For example, Michael Hendricks, a resident of Montreal, used the court challenges program to have same-sex spouses recognized.
Today, people whose sexual orientation is homosexual can marry, can have proper weddings and experience the joys of marriage—and of course sometimes also the anguish of divorce. Had it not been for Michael Hendricks and his spouse, René Leboeuf, we would never have moved so speedily toward full recognition of rights for the gay and lesbian community. So you can see that the court challenges program has served both francophone communities outside Quebec and gay men and lesbians well.
When we come to examine the Conservative government’s record, the debit side will include the insensitivity it has demonstrated. I can only mourn the fact that no one in the Quebec caucus of the Conservatives felt the need to stand up for francophones outside Quebec. In fact, I say “francophones outside Quebec”, but there is nothing in the court challenges program that made the anglophone minority automatically ineligible to use it. Of course I will be told that the National Assembly has long made sure to respect the anglophone minority in Quebec. In the plan he put forward before the 1995 referendum, Jacques Parizeau said that it was a founding minority of Quebec.
In Quebec, the constitutional rights of anglophones were recognized, and still are. For instance, anglophones have access to learning institutions from kindergarten to university. Even though Quebec is not officially bilingual, a whole range of programs and measures is available to anglophones outside Quebec.
Valéry, a famous name in history, wrote that one can measure how great a civilization is by how it treats its minorities. Of course, in Quebec, we have every reason to be proud of how we have treated the anglophone community. We are equally proud of how we have treated our aboriginal communities. It is well known that René Lévesque was the one who gave recognition to aboriginal communities. Indigenous languages are still used by aboriginal people, and mechanisms maintained by the state allow them to assert themselves as founding nations of Quebec.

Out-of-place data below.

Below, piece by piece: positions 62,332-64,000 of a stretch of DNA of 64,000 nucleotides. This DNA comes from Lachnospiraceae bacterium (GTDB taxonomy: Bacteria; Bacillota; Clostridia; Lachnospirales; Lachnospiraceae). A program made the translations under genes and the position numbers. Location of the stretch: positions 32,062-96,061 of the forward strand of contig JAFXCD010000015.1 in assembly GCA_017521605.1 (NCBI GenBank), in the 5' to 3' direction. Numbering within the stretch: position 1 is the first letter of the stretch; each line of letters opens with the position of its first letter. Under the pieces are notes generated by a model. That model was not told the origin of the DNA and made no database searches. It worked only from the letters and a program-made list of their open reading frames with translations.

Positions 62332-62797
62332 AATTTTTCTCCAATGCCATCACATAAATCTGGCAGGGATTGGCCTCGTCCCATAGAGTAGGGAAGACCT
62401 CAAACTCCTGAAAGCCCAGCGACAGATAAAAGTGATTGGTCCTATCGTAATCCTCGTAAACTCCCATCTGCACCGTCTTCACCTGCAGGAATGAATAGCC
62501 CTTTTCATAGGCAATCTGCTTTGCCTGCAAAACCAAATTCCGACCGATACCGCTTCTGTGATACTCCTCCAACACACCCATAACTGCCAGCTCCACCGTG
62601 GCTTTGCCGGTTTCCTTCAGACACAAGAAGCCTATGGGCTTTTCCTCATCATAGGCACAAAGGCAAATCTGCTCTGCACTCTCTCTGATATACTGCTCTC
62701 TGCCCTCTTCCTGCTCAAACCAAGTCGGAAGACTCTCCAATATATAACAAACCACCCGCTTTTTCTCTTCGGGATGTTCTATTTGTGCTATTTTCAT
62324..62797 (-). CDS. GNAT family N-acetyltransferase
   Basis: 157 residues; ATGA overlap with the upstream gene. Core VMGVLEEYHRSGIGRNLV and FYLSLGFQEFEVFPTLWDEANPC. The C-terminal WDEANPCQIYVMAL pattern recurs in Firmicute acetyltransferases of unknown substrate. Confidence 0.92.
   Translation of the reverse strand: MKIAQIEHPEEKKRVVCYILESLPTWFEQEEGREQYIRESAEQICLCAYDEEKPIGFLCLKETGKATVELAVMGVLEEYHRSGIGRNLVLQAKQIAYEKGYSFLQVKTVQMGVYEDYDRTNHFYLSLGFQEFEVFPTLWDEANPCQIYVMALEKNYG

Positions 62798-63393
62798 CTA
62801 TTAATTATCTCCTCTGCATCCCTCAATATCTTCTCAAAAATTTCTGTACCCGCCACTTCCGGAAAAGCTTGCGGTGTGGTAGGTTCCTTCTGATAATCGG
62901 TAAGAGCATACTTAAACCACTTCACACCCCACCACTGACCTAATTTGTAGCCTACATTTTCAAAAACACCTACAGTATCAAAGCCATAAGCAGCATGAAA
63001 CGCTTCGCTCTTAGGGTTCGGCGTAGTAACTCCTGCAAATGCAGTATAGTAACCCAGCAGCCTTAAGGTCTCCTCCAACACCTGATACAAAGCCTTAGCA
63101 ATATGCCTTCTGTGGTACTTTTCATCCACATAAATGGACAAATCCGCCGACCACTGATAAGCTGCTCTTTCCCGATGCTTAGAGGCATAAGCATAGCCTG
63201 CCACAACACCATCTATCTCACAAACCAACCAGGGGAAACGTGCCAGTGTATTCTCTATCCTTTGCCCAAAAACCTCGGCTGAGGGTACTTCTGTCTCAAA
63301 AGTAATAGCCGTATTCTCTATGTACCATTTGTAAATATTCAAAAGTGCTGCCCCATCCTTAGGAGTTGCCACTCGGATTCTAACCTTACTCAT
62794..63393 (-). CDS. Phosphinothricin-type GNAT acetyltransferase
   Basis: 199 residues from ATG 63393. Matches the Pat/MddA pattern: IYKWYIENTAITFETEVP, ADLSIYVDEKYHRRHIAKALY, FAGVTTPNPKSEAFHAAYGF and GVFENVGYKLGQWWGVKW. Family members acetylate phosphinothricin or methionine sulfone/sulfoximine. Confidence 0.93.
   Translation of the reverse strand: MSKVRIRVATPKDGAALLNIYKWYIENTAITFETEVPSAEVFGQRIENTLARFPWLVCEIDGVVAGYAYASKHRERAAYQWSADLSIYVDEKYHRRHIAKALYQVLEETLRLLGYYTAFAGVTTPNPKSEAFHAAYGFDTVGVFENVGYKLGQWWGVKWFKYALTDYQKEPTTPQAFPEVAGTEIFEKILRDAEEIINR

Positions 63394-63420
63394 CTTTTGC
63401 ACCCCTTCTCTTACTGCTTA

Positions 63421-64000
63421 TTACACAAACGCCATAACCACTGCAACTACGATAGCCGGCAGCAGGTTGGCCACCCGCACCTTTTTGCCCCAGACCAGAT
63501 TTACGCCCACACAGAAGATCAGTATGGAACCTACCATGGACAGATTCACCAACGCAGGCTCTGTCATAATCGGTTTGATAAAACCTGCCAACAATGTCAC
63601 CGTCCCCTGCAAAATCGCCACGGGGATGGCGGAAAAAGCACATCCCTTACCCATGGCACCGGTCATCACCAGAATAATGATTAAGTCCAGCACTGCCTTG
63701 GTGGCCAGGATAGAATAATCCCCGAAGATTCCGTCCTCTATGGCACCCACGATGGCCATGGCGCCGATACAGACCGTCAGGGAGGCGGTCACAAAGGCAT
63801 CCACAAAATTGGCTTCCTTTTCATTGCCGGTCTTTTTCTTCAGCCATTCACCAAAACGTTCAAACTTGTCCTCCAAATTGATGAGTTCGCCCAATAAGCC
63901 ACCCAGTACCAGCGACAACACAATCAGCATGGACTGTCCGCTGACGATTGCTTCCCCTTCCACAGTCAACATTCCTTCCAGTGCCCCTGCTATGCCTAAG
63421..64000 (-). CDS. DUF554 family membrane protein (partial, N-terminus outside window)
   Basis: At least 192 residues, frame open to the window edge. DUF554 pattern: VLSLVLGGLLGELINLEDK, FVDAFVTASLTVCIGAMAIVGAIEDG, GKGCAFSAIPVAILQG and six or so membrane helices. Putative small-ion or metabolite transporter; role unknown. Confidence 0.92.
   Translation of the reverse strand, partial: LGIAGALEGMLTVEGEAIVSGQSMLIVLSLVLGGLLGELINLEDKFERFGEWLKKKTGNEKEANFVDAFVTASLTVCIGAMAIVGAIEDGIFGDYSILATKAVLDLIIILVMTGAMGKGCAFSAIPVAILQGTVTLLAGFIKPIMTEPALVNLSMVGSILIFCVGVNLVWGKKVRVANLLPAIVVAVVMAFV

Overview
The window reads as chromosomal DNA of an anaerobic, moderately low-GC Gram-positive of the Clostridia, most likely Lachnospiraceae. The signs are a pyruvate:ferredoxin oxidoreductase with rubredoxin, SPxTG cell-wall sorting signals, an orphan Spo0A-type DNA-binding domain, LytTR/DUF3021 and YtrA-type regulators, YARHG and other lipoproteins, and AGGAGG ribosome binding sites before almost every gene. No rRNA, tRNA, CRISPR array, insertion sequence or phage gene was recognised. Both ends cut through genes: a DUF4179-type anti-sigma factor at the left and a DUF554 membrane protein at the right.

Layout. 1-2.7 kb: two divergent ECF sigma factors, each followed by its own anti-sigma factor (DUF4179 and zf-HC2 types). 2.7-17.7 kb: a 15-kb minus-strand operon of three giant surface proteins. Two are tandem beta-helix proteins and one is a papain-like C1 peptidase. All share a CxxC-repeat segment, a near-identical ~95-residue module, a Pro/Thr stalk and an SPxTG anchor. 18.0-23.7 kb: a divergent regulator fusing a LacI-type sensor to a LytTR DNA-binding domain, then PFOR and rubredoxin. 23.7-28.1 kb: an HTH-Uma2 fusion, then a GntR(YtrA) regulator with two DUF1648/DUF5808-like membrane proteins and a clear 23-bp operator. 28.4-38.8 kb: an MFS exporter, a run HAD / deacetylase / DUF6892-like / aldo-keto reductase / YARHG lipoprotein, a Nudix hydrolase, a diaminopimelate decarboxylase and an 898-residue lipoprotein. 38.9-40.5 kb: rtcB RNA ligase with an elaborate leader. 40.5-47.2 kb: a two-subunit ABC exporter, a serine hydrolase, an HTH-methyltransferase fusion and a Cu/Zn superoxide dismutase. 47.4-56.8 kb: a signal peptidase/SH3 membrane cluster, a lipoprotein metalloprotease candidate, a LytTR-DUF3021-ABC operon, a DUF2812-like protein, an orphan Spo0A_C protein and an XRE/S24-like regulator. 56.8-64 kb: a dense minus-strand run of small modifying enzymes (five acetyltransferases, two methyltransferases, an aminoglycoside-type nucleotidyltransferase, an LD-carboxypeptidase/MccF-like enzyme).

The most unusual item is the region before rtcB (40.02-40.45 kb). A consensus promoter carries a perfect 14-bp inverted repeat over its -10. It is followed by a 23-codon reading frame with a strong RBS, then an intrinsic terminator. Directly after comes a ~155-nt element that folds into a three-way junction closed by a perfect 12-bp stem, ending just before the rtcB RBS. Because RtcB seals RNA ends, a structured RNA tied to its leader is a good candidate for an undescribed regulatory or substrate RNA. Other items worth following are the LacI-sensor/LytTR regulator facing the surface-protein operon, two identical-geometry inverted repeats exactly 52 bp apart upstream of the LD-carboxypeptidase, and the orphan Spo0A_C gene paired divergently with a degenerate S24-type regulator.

In summary, we support this bill. It deals with a number of technical details, but where language rights are concerned, we feel that it is a good piece of legislation, particularly with respect to the right of the co-accused to be tried in the language of the minority, provided that it is one of the official languages. We also support the Liberal amendment that will see the judge presiding at the preliminary hearing or trial be put in charge of recognizing the rights of those appearing before him or her and having them recognized.
In addition, we condemn the Conservative government's insensitivity to minority communities. Hopefully, by the next election, the government will have had a burst of conscience and lucidity and restored the court challenges program.
Finally, I hope that the will rise and put a question to me.
Mr. Speaker, as members know, this week's theme is the failure of the Conservative government's agenda on crime, resulting in them being very soft on crime.
I know the member is are a very intensive member of the justice committee, but I will give him nine quick areas where he can show how the Conservatives have been a failure and soft on crime, and I know he can think of these himself.
First, we found out in committee the Conservatives were not following the recommendations of the justice department.